Memory changes or dementia?

by Dr. Andrea Hilborn, ND Often while I’m listening to patients sitting across from me describe their memory problems, I’m secretly thinking, ‘My memory is worse than that and I’m 20 years younger!’

For many people, memory appears to naturally mildly decline with age. That is not something to worry about, but rather to learn to manage. Menopause can cause a temporary worsening of memory. This will get better as time goes by.

When should you worry about your memory? The answer is that you probably shouldn’t worry about it. You could go crazy trying to assess your own memory. An article from the Mayo Clinic suggests the following as early signs of dementia: forgetting common words when speaking, misplacing items in inappropriate places, and undergoing sudden changes in mood for no apparent reason. Personally, I do all these things. I expect most people do. A general rule of thumb is that sudden changes in memory, and extreme memory problems, should be investigated. By extreme memory problems, I mean you look at your coffee mug and you aren’t sure what it is. Or, a family member comes to your door and you are not sure who they are.

Consider that your memory may seem bad because you have so very much to remember. I think that is the case for me. I have found technology to be enormously helpful. I use a program called Evernote to store most of the information I might ever need. It is a searchable program that can be installed on your computer, smart phone and tablet. Want to make that recipe you found four months ago? Just search ‘kale salad’ and you can pull it up. I also use an electronic calendar to remember everything that has a date attached to it from bill payments to friends’ children’s birthdays. For me, everything must be written down and that’s just the way I am.

Dementia is different from normal memory changes. According to the Diagnostic and Statistical Manual of Mental Disorders, dementia is “the presence of an acquired impairment in memory, associated with impairment in one or more cognitive domains, including: executive function (e.g., abstract thinking, reasoning, judgment); language; learned motor sequences; and ability to recognize faces, objects,or other sensory information.” These impairments have to be severe enough to interfere with work, social activities or relationships in order to meet the definition of dementia.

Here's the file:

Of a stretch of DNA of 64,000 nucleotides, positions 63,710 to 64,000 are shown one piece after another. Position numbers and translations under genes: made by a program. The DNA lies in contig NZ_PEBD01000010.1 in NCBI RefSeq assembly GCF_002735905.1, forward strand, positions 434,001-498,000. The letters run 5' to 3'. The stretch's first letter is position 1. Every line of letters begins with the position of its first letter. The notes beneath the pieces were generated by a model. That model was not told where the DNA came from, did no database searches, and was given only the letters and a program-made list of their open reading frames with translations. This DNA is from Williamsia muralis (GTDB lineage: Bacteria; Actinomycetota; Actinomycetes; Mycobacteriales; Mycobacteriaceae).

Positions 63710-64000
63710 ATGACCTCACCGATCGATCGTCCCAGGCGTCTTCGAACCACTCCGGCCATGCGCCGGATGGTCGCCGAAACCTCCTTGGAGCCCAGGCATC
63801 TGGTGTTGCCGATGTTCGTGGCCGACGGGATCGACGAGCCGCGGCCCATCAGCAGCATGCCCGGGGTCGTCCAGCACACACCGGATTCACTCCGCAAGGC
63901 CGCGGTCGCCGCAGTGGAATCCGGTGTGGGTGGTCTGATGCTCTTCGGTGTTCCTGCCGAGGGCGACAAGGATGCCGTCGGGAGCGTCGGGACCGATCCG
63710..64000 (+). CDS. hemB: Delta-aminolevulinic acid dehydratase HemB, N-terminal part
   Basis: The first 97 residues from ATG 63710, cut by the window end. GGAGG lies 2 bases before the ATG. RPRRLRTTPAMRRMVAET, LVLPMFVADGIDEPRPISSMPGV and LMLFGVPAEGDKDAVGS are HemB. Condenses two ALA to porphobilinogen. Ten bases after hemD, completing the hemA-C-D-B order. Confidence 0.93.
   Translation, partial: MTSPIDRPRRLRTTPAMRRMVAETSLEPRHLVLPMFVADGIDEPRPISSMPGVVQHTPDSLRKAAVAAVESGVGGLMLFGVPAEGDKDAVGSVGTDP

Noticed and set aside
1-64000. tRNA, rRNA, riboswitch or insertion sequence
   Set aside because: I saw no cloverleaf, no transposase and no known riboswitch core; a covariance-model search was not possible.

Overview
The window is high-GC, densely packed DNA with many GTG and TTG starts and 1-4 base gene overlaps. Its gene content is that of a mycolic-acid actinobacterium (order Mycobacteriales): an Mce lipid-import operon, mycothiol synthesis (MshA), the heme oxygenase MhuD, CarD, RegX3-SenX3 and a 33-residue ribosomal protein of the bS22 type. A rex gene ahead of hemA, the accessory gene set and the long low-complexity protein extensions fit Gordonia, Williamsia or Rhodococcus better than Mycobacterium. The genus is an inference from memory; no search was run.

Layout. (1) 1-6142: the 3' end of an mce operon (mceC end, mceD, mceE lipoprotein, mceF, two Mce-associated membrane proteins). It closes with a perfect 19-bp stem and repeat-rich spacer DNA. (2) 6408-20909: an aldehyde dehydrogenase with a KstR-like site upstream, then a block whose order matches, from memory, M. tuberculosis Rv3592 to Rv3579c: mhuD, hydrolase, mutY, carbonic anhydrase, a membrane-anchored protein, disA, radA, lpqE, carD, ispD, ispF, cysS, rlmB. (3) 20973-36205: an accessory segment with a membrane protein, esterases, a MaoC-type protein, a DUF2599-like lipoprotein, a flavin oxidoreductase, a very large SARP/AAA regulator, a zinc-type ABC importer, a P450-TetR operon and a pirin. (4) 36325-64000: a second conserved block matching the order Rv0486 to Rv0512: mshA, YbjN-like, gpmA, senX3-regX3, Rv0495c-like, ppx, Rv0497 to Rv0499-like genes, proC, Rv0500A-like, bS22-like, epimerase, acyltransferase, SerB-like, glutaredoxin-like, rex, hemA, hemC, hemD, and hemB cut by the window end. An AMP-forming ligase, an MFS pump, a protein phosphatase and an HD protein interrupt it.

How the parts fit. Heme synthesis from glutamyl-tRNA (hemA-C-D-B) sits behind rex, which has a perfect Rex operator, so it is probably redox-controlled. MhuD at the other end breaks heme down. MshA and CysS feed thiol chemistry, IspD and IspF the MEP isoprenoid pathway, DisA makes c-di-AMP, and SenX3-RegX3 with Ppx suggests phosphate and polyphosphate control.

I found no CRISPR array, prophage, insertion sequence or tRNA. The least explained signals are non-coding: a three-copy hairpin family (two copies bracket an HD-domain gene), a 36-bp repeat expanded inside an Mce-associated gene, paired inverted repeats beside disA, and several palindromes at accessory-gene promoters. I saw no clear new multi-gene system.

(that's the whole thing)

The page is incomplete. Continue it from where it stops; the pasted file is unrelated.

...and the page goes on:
Dementia is not a natural process but a disease process. If a person has dementia, then their healthcare provider(s) need to search for a cause of it. Common causes of dementia are Alzheimer’s disease, blood vessel problems and alcohol abuse.

People who have true dementia often aren’t worried about their memory — it is their family members that detect the problem. The diagnosis of dementia is a complex process that involves looking at your history, performing mental status tests, talking to family members and doing certain physical exams.

If you have concerns, you are always welcome to speak to your doctor. Your doctor should take your concerns seriously and investigate them, and you should be open to your doctor’s assessment.

Memory is best preserved by all the usual good health suspects: good diet, good sleep and good exercise. No surprises there.

Common sense tells us that sleeping well improves our memory, and nearly a century of scientific study backs the assumption up. We now think that the brain is active during sleeping hours, consolidating memories. As we sleep, our brain goes over our recent memories repeatedly, in order to strengthen them. For any students reading this — don’t pull all-nighters!

A review of how physical activity affects memory found that aerobic exercise improved scores on memory tests and actually altered the structure of the brain. The hippocampus is a brain structure involved in memory. With more physical activity, the hippocampus increases in size.